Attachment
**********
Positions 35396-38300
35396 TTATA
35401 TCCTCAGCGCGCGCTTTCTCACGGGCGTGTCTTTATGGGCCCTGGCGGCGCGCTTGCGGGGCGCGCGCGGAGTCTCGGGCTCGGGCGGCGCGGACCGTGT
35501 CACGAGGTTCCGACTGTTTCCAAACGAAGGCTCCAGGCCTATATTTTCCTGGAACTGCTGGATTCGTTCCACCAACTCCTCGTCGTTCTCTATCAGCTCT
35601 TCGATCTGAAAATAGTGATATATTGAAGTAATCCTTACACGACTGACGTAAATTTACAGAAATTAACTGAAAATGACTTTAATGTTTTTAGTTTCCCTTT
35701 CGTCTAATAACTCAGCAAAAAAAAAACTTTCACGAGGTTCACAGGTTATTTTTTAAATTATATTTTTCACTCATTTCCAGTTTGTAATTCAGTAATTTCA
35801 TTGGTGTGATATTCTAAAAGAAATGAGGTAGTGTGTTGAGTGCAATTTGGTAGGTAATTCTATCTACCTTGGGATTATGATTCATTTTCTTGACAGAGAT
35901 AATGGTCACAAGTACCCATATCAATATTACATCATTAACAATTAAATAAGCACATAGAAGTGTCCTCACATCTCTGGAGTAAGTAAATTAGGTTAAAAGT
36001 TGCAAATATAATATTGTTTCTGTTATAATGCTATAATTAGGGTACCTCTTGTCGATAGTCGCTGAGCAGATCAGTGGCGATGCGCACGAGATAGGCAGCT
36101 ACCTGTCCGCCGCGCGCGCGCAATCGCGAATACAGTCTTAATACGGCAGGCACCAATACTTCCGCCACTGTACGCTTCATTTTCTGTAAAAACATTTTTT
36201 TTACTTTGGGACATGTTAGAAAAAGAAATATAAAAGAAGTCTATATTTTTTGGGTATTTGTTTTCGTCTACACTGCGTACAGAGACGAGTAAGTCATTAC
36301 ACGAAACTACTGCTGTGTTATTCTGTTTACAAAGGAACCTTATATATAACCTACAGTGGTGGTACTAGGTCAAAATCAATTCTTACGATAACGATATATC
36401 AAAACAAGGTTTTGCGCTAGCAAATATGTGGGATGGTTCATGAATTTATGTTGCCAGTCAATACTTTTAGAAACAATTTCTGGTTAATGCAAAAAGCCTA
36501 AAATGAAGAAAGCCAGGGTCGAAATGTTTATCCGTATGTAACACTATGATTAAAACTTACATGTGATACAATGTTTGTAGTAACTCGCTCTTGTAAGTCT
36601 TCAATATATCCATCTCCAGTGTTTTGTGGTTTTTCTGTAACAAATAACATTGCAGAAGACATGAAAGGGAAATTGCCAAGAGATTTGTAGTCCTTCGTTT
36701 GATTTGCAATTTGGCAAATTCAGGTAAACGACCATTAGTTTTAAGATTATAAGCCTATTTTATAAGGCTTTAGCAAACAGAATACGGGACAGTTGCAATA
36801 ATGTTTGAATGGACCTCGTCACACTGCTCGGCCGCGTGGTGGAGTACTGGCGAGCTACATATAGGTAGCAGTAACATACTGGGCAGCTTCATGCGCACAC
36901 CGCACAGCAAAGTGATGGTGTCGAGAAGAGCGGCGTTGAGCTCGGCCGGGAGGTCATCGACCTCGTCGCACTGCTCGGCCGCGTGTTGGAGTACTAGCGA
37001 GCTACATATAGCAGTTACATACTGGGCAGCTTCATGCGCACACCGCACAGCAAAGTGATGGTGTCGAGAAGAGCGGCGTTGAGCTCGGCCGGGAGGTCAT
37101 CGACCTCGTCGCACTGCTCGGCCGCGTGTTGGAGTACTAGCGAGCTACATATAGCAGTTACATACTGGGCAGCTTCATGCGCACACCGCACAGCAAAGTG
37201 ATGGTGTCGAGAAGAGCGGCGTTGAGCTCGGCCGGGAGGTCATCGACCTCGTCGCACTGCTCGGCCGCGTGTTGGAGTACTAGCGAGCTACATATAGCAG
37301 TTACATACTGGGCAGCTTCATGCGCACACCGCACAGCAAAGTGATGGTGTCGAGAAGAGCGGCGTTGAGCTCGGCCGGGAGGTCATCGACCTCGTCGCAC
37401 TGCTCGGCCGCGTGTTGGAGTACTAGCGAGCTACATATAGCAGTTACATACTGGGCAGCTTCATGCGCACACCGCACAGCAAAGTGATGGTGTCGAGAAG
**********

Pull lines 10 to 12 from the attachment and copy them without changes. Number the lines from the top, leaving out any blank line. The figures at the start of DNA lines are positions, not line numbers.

36101 ACCTGTCCGCCGCGCGCGCGCAATCGCGAATACAGTCTTAATACGGCAGGCACCAATACTTCCGCCACTGTACGCTTCATTTTCTGTAAAAACATTTTTT
36201 TTACTTTGGGACATGTTAGAAAAAGAAATATAAAAGAAGTCTATATTTTTTGGGTATTTGTTTTCGTCTACACTGCGTACAGAGACGAGTAAGTCATTAC
36301 ACGAAACTACTGCTGTGTTATTCTGTTTACAAAGGAACCTTATATATAACCTACAGTGGTGGTACTAGGTCAAAATCAATTCTTACGATAACGATATATC